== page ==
The writings of Simone Weil and Jacques Ellul include sociological, philosophical, and religious themes, and the two intellectuals serve as “bookends” surrounding the postmodern era. The writers were prolific, respectively, during the time between the World Wars (Weil), and the late 20th century’s Information Age (Ellul). They each dealt with the impact of modernity on humans, further exploring the implications of Weber’s definition of moderns as “sensualists without heart and specialists without spirit.”
Weil and Ellul had prescient insights on a contemporary trend, namely an unbridled faith in technology, or what Ellul called “technique,” looming large. Ellul and Weil both present a case for how the method of the technological imagination undermines basic needs and obligations for human beings. Alan Jacobs’ text discusses both Weil and Ellul in this light. For Weil the enemy of education is “technocracy . . . ’evil [dominates] wherever the technical side of things is…sovereign.” For Ellul, observing later in the 20th century, “education no longer has a humanist…value in itself; it has only one goal, to create technicians.” Combining these reflections from the two authors, postmodernity and techniquelose touch with what Weil calls “attention”—waiting for God (or Platonist transcendent claims of Truth and Goodness), and also to the human other.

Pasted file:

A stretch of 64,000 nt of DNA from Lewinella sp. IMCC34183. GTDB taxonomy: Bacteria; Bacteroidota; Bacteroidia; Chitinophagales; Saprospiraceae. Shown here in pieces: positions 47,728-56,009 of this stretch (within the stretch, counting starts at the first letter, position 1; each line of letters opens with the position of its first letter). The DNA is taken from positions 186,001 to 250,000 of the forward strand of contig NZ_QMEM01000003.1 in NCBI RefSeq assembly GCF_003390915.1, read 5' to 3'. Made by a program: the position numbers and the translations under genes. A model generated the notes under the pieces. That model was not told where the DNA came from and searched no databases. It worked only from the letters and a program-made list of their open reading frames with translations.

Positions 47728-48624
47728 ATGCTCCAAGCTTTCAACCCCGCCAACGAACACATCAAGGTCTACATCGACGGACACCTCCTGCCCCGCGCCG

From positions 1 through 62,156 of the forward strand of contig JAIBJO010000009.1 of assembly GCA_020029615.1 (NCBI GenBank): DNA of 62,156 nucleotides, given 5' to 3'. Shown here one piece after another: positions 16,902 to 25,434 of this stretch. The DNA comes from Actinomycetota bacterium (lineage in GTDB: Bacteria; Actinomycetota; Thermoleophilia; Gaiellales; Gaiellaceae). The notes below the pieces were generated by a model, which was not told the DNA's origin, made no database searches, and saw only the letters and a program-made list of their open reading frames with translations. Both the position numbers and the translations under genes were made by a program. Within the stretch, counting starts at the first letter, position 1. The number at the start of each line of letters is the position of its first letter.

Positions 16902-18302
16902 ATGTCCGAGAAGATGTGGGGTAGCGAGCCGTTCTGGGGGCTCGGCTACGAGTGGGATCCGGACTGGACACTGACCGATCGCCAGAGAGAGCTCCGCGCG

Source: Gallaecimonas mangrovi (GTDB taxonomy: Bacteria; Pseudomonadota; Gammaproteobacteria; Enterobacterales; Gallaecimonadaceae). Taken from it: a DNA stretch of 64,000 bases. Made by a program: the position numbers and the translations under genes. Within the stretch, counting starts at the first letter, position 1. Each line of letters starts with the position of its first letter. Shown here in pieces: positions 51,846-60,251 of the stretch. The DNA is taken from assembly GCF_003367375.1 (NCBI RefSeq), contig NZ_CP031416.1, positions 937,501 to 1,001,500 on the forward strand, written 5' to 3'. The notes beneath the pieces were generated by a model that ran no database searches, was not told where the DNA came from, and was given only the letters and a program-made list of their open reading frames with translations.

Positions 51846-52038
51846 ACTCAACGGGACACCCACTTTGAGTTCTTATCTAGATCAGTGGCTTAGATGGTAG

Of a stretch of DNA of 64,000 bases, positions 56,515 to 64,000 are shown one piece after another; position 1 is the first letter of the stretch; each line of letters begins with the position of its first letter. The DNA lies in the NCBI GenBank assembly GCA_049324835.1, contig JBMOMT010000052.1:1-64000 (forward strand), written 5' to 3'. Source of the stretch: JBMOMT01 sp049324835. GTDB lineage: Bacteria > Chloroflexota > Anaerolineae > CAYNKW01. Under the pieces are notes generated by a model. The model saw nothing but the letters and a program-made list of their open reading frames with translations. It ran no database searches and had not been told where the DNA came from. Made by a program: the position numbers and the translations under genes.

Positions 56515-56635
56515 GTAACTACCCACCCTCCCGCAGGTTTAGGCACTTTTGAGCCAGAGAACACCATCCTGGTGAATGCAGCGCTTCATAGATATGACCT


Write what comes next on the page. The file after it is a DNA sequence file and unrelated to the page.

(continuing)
The thrust of technique in the contemporary American spheres of social media and education pulls away from critical and reflexive capacities, especially as core values in the liberal arts. These two related spheres of change suggest the unreflective assertion of ideas without in-depth, historical learning, or an ethically-entrenched humanistic approach. Higher education and wider communities of discourse reflect an age of empty speech and the worship of technological innovation and “the newest.” This moves away from the charism of St. Bernard of Chartres who reminds us that “New knowledge is always standing on the shoulders of giants.”
Source: International Jacques Ellul Society (2022) / / An early version of this article was presented at the American Weil Society colloquy in the Spring of 2017 at Villanova University.
Sarah MacMillen is an associate professor at McAnulty College and Graduate School of Liberal Arts in the Sociology Department at Duquesne University.